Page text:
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Collema tenax is a species of lichen known by the common names jelly lichen, black lichen, and desert lichen. It occurs in Arctic and temperate regions in the Northern Hemisphere. It is very common in North America, and it is present in Europe, Asia, and Africa. It is the most widely distributed Collema.
This lichen has a thick black or dark green gelatinous thallus which is variable in size. It is generally 1 to 3 centimeters wide. It contains a symbiont, the cyanobacterium Nostoc commune. It reproduces when pieces of the thallus break off, or when isidia, soredia, and apothecia are produced. It is tolerant of desiccation, shrinking when dry and swelling up when water is present.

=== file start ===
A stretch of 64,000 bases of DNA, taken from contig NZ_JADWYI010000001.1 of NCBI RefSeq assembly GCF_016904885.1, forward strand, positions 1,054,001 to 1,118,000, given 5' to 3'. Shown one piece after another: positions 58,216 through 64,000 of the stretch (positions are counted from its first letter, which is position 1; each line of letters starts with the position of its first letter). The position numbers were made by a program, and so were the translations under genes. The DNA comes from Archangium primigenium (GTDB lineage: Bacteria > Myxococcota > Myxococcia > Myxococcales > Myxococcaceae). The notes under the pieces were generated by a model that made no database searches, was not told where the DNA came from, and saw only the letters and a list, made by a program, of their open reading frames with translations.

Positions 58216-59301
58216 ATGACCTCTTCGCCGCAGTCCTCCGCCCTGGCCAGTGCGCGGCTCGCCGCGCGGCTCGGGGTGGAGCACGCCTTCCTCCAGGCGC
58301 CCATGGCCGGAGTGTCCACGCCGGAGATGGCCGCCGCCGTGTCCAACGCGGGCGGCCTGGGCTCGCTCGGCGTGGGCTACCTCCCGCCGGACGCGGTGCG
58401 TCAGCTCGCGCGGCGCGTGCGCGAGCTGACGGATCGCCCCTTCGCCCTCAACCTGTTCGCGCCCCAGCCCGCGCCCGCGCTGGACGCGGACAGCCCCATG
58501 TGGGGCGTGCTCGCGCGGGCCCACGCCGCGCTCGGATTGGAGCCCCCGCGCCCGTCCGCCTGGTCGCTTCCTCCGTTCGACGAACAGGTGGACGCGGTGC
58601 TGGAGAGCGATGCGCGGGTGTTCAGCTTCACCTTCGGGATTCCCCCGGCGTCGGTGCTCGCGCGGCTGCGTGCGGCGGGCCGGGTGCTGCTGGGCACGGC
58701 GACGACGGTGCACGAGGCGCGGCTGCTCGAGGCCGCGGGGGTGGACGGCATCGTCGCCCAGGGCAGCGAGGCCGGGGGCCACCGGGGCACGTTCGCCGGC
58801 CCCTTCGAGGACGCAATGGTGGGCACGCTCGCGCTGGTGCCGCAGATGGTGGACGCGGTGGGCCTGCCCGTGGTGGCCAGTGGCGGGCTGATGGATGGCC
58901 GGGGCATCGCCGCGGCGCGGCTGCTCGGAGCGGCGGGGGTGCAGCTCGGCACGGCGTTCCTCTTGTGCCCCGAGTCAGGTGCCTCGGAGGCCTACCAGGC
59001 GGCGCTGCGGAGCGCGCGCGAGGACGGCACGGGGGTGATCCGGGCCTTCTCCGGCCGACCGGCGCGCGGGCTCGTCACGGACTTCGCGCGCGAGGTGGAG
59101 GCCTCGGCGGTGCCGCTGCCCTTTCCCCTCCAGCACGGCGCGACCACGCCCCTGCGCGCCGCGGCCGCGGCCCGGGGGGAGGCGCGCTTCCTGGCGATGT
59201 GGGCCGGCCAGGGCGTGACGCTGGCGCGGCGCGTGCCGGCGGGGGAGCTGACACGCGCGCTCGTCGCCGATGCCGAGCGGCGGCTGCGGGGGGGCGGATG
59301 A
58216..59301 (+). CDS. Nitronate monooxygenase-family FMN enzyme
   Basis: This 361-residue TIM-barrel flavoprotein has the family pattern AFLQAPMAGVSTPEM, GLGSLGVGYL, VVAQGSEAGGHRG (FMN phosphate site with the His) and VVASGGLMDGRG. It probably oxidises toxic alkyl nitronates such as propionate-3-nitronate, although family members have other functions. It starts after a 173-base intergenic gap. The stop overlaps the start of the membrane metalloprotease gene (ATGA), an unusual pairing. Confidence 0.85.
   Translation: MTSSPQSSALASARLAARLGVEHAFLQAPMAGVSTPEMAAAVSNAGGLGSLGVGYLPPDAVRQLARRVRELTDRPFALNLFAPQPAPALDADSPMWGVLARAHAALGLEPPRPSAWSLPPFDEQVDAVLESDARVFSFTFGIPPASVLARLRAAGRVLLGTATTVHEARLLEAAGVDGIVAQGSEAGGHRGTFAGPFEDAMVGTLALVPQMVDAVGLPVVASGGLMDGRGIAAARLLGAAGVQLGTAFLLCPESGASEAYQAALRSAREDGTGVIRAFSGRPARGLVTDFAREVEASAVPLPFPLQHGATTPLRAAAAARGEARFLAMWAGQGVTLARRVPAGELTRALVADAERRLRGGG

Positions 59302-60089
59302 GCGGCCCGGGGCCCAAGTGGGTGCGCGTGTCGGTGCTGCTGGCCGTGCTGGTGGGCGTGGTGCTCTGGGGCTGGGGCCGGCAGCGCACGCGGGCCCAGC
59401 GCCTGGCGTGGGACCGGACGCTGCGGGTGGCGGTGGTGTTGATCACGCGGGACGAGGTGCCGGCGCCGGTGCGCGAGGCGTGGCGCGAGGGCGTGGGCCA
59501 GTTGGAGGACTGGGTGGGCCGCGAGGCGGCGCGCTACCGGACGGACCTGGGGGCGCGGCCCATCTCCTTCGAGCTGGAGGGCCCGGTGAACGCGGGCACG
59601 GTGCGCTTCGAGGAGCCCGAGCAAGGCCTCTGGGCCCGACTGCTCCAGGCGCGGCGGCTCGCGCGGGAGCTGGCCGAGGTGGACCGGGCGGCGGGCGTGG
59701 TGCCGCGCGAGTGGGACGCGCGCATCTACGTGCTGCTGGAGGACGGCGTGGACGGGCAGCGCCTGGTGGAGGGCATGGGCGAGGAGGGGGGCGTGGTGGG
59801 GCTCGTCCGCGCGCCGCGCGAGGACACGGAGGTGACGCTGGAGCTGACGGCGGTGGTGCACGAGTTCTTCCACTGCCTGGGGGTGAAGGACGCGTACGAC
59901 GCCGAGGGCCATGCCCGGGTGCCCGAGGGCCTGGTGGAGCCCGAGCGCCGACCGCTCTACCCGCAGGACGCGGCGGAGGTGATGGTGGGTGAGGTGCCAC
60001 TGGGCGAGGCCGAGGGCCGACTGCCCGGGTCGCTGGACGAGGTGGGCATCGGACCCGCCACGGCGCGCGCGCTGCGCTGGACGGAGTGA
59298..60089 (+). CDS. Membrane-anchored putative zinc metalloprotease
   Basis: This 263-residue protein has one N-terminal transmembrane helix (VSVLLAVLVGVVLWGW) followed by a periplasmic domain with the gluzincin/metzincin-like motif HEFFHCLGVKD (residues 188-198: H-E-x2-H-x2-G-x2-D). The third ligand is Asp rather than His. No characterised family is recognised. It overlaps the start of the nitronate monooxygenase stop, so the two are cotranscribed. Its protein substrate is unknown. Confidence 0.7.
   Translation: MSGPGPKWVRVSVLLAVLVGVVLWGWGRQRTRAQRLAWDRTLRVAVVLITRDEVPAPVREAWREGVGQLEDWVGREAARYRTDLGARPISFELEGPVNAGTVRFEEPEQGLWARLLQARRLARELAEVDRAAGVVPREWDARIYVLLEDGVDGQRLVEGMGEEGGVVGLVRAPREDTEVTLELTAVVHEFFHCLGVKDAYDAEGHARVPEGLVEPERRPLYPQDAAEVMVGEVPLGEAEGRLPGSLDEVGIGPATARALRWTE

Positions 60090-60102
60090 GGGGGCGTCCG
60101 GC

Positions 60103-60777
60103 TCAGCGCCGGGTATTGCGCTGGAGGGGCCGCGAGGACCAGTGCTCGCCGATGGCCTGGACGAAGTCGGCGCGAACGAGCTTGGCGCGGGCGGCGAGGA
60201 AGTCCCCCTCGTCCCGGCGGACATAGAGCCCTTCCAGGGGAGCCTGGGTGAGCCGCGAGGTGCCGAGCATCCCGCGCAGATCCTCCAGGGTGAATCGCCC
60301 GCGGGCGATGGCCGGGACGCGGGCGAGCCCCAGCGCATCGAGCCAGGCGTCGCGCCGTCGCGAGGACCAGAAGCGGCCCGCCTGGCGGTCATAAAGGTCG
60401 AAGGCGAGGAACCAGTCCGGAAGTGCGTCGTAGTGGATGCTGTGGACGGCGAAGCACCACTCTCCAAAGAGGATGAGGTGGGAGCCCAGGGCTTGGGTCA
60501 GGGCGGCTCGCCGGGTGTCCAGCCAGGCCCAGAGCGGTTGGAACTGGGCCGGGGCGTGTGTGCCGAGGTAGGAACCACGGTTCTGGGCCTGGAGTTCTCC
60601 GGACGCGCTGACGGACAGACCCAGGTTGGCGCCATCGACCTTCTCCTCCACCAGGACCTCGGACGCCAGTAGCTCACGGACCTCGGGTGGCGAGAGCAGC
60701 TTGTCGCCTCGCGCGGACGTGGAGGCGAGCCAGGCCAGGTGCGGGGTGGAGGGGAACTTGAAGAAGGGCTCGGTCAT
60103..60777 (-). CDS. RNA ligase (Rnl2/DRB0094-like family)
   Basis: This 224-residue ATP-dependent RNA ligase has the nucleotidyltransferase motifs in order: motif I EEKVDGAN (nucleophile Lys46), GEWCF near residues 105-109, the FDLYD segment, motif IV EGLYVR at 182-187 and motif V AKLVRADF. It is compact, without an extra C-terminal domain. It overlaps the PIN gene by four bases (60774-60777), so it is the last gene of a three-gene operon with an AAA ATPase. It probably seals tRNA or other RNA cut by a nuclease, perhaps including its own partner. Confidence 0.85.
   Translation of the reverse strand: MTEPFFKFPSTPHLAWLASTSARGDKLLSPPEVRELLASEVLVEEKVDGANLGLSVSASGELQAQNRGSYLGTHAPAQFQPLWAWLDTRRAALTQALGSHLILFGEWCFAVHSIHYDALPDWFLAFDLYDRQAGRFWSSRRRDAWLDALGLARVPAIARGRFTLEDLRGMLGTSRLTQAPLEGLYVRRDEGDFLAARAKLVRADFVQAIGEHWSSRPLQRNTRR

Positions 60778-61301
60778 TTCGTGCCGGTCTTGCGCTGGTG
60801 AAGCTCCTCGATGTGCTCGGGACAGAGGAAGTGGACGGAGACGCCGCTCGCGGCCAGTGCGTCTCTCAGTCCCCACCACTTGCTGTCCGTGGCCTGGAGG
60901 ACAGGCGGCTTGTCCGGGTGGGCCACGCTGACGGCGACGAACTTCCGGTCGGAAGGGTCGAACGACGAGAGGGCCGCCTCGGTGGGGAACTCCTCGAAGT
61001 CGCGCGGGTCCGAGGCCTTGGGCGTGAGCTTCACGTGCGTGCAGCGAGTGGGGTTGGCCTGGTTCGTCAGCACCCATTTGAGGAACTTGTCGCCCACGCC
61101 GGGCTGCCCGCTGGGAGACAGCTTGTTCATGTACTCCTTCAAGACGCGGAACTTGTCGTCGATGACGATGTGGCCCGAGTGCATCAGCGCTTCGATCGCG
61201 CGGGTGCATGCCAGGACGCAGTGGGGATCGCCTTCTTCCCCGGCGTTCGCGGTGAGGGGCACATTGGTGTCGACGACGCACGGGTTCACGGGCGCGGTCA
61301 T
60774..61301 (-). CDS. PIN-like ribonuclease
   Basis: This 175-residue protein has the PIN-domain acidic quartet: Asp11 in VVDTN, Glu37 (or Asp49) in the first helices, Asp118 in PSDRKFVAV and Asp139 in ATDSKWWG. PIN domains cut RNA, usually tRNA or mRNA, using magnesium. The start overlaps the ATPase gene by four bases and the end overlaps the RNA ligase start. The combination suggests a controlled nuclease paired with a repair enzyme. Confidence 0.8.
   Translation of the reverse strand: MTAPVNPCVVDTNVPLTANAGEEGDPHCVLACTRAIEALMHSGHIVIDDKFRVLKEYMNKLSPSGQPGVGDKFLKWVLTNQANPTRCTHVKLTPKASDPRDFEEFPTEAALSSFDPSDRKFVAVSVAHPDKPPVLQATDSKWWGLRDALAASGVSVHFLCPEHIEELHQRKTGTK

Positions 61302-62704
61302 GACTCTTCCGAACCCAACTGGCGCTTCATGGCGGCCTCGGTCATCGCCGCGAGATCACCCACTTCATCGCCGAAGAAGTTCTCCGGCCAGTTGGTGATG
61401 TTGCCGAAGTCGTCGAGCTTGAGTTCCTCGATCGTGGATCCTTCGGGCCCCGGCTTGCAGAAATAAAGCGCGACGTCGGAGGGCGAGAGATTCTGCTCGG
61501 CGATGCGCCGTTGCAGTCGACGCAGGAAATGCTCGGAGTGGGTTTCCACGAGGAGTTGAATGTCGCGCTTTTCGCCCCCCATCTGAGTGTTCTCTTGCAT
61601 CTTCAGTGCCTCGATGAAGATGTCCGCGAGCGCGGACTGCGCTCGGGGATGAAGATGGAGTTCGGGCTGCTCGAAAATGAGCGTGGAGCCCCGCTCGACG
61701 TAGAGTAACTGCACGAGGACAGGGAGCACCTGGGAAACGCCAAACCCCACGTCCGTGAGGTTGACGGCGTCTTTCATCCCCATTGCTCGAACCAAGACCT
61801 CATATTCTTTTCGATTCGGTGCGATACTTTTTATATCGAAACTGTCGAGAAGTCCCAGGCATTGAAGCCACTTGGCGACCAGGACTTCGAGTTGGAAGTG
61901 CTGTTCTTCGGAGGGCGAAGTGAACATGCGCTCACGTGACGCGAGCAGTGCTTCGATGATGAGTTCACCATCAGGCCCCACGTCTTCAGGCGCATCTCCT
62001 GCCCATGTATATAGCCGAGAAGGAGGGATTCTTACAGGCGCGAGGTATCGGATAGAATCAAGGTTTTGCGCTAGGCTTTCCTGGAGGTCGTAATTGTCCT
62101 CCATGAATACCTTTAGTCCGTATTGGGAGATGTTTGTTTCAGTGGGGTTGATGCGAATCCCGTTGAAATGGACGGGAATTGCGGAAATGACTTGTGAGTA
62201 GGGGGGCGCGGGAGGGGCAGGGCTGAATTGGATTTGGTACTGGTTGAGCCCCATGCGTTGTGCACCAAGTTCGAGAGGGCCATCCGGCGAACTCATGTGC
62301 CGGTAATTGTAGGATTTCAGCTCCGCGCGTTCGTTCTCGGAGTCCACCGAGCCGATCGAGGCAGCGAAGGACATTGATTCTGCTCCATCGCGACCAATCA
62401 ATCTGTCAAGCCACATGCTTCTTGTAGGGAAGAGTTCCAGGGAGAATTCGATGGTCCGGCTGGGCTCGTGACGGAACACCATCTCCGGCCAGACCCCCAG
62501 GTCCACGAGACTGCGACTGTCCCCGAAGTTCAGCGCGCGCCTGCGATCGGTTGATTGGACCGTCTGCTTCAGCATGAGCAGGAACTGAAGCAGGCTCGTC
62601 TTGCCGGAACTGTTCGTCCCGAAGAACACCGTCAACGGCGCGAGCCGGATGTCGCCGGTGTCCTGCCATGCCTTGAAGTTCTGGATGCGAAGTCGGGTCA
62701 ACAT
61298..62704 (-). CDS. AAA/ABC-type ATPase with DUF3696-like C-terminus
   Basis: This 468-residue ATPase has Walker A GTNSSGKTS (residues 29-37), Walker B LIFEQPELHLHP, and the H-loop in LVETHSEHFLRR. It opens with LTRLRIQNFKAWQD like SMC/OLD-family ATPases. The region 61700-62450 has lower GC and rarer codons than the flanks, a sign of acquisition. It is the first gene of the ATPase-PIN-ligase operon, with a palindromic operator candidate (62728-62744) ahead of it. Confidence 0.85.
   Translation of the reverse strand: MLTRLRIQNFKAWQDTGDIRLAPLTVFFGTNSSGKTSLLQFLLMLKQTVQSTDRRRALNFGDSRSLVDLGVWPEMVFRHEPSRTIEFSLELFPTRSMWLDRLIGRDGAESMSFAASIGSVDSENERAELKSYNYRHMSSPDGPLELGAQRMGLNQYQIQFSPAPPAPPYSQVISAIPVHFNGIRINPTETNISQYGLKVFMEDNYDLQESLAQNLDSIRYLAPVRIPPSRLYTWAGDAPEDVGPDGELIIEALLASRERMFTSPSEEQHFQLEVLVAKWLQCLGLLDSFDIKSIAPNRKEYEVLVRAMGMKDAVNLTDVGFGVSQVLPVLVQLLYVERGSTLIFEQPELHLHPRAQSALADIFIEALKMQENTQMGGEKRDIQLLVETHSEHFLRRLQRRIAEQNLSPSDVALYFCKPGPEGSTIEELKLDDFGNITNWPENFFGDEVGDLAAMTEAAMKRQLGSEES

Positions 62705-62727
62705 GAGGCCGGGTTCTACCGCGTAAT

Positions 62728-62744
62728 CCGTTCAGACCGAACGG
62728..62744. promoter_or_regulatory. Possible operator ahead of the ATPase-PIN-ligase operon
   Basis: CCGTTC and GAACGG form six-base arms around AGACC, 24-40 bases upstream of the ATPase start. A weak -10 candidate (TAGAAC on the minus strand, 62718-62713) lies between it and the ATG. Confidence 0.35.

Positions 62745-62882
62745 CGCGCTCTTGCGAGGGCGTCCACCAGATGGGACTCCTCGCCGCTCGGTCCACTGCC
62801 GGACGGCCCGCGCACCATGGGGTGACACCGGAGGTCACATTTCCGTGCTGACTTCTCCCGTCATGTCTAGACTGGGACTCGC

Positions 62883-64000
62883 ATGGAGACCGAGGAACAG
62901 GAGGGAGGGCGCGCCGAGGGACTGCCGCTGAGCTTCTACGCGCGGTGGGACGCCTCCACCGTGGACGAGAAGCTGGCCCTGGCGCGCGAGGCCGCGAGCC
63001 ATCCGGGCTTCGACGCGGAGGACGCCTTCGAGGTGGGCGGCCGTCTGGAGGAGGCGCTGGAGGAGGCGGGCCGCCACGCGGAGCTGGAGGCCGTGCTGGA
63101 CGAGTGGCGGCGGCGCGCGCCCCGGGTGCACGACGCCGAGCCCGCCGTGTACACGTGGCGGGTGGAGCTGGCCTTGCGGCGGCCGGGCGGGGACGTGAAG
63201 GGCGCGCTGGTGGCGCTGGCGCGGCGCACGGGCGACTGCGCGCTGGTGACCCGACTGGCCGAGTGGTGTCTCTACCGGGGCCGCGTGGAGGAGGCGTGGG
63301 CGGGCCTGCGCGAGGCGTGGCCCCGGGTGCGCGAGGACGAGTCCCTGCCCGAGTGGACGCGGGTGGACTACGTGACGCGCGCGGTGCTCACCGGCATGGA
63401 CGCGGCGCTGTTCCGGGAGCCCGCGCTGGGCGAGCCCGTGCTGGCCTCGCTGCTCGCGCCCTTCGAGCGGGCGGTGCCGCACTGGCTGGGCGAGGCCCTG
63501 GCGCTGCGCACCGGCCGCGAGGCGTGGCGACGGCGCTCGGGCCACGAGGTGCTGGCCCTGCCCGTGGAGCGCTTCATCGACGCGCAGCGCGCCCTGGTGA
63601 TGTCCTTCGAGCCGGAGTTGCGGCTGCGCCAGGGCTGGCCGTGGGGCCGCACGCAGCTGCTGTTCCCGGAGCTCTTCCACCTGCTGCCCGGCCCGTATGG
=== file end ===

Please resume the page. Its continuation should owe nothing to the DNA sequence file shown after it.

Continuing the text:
This lichen is terricolous, growing on the soil surface. It is an indicator of basic soils, and is often found on gypsum-rich and other calcareous soils. It is a common component of cryptobiotic soil crusts, for example, in the dry regions of the western United States. It fixes nitrogen, increasing the nitrogen levels in the soil.
- Matthews, Robin F. 1993. Collema tenax. In: Fire Effects Information System, [Online]. U.S. Department of Agriculture, Forest Service, Rocky Mountain Research Station, Fire Sciences Laboratory.
- Lange, O. L., et al. (1998). Photosynthesis of the cyanobacterial soil-crust lichen Collema tenax from arid lands in southern Utah, USA: Role of water content on light and temperature responses of CO2 exchange.[permanent dead link] Functional Ecology 12 195-202.